‘Return of the Jedi,’ ‘Selena’ among the new additions to the National Film Registry
This year’s inductees into the National Film Registry include epic “Star Wars” and “Lord of the Rings” installments, projects starring Jennifer Lopez and the late Cicely Tyson, and movies that took on the topic of racist violence.
The Library of Congress announced Tuesday that “Star Wars Episode VI: Return of the Jedi,” “The Lord of the Rings: The Fellowship of the Ring” and “A Nightmare on Elm Street” are among the 25 movies chosen this year for preservation. Lopez’s starring role in the 1997 biographical film “Selena” and Tyson’s “Sounder” in 1972 made the registry’s list as well.
The national library said this year’s selections span more than a century. The oldest is “Ringling Brothers Parade Film,” from 1902.
“Films help reflect our cultural history and creativity — and show us new ways of looking at ourselves — though movies haven’t always been deemed worthy of preservation,” Librarian of Congress Carla Hayden said in a statement. “The National Film Registry will preserve our cinematic heritage, and we are proud to add 25 more films this year.”
Hayden and film historian Jacqueline Stewart will discuss the new selections in a television special on Turner Classic Movies on Friday.
The library selects movies considered of cultural, historic and artist importance. This year’s picks bring the total number of films in the registry, which began in 1988, to 825.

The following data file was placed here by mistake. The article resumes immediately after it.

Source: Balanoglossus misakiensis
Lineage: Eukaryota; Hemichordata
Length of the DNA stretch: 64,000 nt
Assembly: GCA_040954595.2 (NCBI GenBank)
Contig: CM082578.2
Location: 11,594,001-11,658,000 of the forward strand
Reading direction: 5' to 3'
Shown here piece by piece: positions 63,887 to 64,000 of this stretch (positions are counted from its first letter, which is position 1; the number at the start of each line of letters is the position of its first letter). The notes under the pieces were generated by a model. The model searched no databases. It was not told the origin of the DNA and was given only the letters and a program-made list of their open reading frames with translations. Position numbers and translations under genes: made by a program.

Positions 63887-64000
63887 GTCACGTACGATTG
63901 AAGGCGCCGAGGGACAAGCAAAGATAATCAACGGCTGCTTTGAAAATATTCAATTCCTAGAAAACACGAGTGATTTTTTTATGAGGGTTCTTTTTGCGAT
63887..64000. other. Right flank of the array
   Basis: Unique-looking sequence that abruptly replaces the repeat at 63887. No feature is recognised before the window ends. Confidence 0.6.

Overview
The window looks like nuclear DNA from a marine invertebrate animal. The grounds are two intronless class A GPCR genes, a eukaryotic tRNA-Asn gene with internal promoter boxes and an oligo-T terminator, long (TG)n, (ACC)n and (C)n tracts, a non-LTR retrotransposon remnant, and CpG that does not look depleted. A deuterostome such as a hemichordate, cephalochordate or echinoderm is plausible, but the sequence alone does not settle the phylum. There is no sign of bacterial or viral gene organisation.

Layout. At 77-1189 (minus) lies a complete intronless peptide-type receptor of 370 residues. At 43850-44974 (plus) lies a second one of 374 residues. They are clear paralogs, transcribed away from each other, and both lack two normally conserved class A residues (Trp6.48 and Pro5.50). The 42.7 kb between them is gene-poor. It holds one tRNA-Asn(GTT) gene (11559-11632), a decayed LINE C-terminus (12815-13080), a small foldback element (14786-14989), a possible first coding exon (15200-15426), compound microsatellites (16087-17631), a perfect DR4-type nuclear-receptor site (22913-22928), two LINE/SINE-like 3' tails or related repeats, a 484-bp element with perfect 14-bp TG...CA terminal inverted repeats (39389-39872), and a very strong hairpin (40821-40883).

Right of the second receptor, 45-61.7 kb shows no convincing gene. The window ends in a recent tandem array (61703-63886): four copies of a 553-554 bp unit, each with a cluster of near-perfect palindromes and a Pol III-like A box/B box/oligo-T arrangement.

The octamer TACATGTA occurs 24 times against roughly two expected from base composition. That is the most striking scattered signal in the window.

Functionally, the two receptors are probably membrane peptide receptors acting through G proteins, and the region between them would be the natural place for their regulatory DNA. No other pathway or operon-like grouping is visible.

Among the 25 movies added to the Library of Congress National Film Registry this year are “The Dark Knight,” “Shrek,” “The Joy Luck Club,” “The Blues Brothers” and “Grease.”
“Return of the Jedi” and “The Fellowship of the Ring” drew significant public support through online nominations.
“It is a great honor to have ‘The Lord of the Rings: The Fellowship of the Ring’ selected this year by the National Film Registry,” said Peter Jackson’s filmmaking team, which includes Fran Walsh and Philippa Boyens. “We are proud to be part of an archive that celebrates and preserves the art of visual storytelling, for generations to come.”
Two animated features made the cut, including Pixar’s Oscar-winning film from 2008, “Wall-E,” and Disney’s “Flowers and Trees,” which was released in 1932.
Several films on the list address racist violence, including “The Murder of Fred Hampton,” “Who Killed Vincent Chin?” and “Requiem-29.”
Netflix leads the Golden Globes nominations across film and television, as entertainment industry shows a muted, indifferent response.
The library chose a few more memorable titles such as “Cooley High,” “Richard Pryor: Live in Concert,” “Chicana,” “The Long Goodbye,” “The Watermelon Woman,” “Stop Making Sense,” “Strangers on a Train” and “What Ever Happened to Baby Jane?”
Additional films on the list include “The Wobblies,” “Pink Flamingos,” “Evergreen,” “Hellbound Train,” “The Flying Ace” and “Jubilo.”
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